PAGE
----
The Savior of Desktops and TVs?
Matthew is a member of The Motley Fool Blog Network -- entries represent the personal opinion of the blogger and are not formally edited.
Nobody uses desktop computers anymore, right? Those huge desktop towers and their separate monitors, occupying a significant portion of your desk space, with cables cluttering up everything; who wants to deal with any of that? I sure don’t and nobody else I know does.
That’s not to say that people aren’t buying desktops. Of the 457.2 million PCs expected to be sold this year, 132.2 million of them will be desktops. And that 132.2 million is larger than last year’s desktop sales. It is microscopic growth, 0.2% (or a little under 300,000 additional worldwide sales), but it is still technically growth. So people are still buying desktops; but with that anemic growth, the future of this product does not look bright. That is, except for a specific type of desktop computer that is growing at a tremendous pace: the All-in-One (AIO) PC.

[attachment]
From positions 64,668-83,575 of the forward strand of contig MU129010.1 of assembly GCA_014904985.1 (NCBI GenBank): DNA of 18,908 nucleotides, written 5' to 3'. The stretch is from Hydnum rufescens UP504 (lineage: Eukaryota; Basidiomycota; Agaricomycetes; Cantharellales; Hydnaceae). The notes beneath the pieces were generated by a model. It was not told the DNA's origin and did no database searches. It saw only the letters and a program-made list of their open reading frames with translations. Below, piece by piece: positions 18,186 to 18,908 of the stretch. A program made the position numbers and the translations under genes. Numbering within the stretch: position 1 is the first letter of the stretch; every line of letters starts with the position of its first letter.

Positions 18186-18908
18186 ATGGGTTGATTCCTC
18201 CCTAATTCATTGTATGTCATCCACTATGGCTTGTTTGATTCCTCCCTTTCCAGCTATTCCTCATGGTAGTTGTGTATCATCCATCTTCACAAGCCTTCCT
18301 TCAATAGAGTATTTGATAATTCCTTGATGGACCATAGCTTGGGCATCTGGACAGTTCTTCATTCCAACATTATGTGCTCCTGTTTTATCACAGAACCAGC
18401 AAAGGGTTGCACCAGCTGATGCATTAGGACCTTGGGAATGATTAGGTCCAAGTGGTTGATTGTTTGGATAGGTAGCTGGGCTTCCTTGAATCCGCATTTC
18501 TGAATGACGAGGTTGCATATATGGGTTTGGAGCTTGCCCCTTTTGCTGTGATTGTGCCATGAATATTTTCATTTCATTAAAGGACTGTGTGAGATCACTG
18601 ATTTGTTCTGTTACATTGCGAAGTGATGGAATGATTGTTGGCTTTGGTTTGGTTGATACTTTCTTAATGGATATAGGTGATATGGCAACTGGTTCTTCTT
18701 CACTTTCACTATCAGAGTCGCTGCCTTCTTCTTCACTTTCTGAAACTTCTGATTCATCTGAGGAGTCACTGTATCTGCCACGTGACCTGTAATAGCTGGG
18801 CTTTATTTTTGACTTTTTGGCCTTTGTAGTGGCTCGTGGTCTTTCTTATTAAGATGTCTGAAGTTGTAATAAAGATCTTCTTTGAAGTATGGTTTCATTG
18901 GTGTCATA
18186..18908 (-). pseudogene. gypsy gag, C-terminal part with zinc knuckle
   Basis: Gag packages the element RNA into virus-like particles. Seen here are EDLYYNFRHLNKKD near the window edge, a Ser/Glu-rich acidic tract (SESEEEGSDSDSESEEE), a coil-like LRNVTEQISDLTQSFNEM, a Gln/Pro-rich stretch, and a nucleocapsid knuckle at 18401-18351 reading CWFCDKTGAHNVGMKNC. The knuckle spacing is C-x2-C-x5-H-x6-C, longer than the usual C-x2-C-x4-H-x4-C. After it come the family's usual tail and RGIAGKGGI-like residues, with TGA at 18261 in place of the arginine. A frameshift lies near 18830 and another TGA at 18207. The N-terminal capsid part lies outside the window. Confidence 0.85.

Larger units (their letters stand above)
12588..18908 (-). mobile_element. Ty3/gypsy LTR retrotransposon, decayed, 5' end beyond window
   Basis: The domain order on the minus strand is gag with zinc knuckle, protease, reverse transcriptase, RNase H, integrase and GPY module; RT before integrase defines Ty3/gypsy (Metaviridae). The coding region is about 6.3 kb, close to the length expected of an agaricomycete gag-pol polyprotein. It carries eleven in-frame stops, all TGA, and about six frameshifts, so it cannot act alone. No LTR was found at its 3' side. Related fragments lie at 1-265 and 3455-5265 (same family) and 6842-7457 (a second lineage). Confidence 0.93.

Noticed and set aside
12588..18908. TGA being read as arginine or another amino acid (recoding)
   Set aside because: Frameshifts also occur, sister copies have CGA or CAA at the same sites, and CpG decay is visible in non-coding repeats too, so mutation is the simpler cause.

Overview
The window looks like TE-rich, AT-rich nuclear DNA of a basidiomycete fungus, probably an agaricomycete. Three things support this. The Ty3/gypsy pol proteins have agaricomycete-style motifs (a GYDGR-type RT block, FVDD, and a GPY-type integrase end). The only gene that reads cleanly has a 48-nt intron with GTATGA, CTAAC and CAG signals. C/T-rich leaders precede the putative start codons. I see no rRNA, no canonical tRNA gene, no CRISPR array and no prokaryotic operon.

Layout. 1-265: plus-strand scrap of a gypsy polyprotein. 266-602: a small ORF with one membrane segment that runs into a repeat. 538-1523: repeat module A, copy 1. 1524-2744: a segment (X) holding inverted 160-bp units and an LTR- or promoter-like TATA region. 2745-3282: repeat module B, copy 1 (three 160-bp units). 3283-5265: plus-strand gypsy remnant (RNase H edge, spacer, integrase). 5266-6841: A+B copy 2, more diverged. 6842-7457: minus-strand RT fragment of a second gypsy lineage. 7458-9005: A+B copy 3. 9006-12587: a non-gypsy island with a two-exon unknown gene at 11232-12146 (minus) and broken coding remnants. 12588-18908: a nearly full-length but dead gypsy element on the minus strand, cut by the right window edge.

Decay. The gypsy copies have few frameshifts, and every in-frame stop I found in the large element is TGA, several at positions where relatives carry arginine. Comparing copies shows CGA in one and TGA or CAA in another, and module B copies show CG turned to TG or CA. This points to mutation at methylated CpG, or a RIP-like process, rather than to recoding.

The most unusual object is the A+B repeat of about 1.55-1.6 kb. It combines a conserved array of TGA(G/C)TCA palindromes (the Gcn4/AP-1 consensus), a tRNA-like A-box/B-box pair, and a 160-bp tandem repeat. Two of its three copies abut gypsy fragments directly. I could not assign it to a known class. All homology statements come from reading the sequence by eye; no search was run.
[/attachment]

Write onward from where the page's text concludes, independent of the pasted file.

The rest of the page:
AIOs are the New Black
Similar to the cyclical nature of clothing fashion (old trends becoming new again) the All-in-One desktops are in the beginning stages of a revival. Once a popular computing option, they began to fall by the wayside as now-traditional desktop tower PCs began to rise. But as desktop’s own popularity began to fall, it became time for AIOs second act, helped especially by the popularity of Apple’s (NASDAQ: AAPL) current line of AIO computers, the iMac.
As mentioned previously, desktop PCs as a category are expected to grow a tiny 0.2% this year. All-in-One desktops specifically, however, are expected to grow an outstanding 20% over last year (16.4 million in AIO sales). And this year will not be an outlier for AIOs, as the computer style is expected to increase by a compounded annual growth rate of 13%, hitting 24.8 million annual sales by 2016. While that 16.4 million this year and 24.8 million in 2016 is a small slice of the overall computer market, it is still tremendous growth in an otherwise stagnant, low-growth industry. And growth should not be ignored.
Don’t Call it a Comeback